A recent study unearthed data that suggests that precocity at a young age, more often than not, fails to manifest itself in adulthood accomplishments. This isn't to say that they aren't successful, just not exceptional. A vast majority of these exceptional children grow up to be well adjusted and happy. They are as winning at a neighborhood social gathering as they once were in a childhood math spelling bee.

Why don't child prodigies often become adult geniuses? Nobody really knows but New York Times journalist Adam Grant argues that, "What holds them back is that they don't learn to be original." He further states, "The first step in raising a creative child is to back off."
He believes that they strive to earn the approval of their parents and the admiration of their teachers but as they perform at Carnegie Hall, something unexpected happens: practice makes perfect, but it doesn't make new.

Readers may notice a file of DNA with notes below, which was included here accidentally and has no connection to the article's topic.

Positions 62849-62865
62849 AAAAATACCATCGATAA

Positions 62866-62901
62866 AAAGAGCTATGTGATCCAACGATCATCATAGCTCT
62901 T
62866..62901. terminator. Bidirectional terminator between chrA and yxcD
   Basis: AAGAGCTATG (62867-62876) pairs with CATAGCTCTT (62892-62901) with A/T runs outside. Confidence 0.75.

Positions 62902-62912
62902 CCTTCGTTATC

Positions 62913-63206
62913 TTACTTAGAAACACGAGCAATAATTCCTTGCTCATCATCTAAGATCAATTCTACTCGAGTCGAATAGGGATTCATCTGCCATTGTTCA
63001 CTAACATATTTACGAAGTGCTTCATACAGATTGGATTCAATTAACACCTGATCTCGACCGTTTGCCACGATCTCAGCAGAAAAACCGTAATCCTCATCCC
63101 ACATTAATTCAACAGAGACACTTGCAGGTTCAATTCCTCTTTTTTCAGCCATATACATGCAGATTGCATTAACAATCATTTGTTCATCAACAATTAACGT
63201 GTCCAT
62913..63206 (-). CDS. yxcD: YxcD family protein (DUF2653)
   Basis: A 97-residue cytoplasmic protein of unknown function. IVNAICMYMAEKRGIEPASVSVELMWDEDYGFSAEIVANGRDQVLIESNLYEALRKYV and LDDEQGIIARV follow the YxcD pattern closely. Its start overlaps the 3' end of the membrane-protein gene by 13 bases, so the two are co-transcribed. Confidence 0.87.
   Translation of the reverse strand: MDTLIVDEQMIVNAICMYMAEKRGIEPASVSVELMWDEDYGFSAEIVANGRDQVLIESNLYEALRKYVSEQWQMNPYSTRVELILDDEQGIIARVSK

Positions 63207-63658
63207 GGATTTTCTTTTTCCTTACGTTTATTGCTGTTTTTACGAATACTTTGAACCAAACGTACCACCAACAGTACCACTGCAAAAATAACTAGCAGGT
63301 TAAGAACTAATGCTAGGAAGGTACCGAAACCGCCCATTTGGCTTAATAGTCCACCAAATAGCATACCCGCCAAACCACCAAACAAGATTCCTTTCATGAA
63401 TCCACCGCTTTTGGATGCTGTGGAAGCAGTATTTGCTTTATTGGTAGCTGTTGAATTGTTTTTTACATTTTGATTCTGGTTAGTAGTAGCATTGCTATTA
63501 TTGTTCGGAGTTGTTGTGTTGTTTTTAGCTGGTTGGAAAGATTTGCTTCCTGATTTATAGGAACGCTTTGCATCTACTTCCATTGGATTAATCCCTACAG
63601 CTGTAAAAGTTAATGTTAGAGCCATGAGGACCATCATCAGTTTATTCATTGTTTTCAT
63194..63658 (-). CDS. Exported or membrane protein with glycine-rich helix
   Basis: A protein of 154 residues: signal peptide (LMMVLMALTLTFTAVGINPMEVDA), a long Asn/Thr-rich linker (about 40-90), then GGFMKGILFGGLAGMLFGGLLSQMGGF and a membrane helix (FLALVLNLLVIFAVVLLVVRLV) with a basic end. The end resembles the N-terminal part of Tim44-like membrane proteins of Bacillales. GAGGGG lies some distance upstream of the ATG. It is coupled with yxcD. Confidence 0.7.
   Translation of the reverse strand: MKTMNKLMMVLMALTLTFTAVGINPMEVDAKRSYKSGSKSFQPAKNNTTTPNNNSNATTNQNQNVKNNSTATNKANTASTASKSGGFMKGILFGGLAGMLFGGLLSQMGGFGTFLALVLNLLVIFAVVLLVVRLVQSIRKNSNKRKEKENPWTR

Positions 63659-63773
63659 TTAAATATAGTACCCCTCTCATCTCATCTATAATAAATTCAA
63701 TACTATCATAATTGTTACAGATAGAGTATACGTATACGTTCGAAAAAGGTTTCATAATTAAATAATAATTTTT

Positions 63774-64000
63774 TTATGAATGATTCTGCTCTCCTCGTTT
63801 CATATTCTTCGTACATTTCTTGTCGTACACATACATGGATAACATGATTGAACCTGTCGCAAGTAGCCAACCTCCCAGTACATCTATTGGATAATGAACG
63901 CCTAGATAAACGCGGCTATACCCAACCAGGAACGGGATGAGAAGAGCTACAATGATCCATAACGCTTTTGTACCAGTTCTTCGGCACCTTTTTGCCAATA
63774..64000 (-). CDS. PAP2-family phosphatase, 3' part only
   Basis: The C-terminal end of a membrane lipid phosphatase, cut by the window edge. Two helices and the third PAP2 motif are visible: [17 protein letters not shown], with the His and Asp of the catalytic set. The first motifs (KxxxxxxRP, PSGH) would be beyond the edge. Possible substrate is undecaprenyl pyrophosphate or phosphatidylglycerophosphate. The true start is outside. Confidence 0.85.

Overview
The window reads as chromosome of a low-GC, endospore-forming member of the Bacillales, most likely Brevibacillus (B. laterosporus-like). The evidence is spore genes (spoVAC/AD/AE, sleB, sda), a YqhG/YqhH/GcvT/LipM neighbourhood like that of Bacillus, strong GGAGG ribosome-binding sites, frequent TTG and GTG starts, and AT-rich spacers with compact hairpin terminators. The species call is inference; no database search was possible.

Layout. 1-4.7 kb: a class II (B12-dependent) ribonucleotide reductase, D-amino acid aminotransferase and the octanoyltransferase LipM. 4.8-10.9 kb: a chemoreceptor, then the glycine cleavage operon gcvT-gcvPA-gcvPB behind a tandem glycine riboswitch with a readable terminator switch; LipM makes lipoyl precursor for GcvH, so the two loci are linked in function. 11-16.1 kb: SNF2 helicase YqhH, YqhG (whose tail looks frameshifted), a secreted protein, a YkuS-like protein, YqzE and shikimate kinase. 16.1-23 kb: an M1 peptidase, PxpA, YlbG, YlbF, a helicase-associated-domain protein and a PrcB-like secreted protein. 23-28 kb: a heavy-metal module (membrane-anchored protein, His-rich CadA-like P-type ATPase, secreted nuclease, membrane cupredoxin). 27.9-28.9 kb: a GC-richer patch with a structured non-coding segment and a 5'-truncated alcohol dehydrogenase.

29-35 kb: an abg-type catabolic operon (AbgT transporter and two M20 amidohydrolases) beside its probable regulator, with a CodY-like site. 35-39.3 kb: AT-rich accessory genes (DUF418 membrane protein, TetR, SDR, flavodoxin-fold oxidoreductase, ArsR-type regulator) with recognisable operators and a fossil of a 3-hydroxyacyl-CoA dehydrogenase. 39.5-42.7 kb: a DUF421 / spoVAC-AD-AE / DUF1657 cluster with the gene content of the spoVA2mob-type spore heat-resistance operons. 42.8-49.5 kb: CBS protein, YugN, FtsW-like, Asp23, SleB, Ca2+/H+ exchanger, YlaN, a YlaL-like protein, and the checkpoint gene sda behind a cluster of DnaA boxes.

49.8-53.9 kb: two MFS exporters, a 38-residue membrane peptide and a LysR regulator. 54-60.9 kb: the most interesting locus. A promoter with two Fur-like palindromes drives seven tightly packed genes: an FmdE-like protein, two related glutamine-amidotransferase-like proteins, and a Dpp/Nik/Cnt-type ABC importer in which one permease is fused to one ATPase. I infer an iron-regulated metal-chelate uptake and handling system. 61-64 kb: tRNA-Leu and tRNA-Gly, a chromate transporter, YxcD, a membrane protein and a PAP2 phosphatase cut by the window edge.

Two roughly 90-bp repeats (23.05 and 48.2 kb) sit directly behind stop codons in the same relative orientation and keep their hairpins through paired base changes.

According to Grant, the gifted learn to play magnificent Mozart melodies, but rarely compose their own original scores. They focus their energy on consuming existing scientific knowledge, not producing new insights. They conform to codified rules, rather than inventing their own. Research suggests that the most creative children are the least likely to become the teacher's pet, and in response, many learn to keep their original ideas to themselves.

Something to keep in mind as you stare at your All-State player with adoration and your percussion section with contempt.

Thanks for reading and have a great week!

p.s. My parents backed off on my percussion lessons, and now I'm writing a newsletter. Just sayin...

p.p.s. It was great to see a Super Bowl halftime show that included choirs, orchestras, and bands. Go Dudamel and the Cal Marching Band!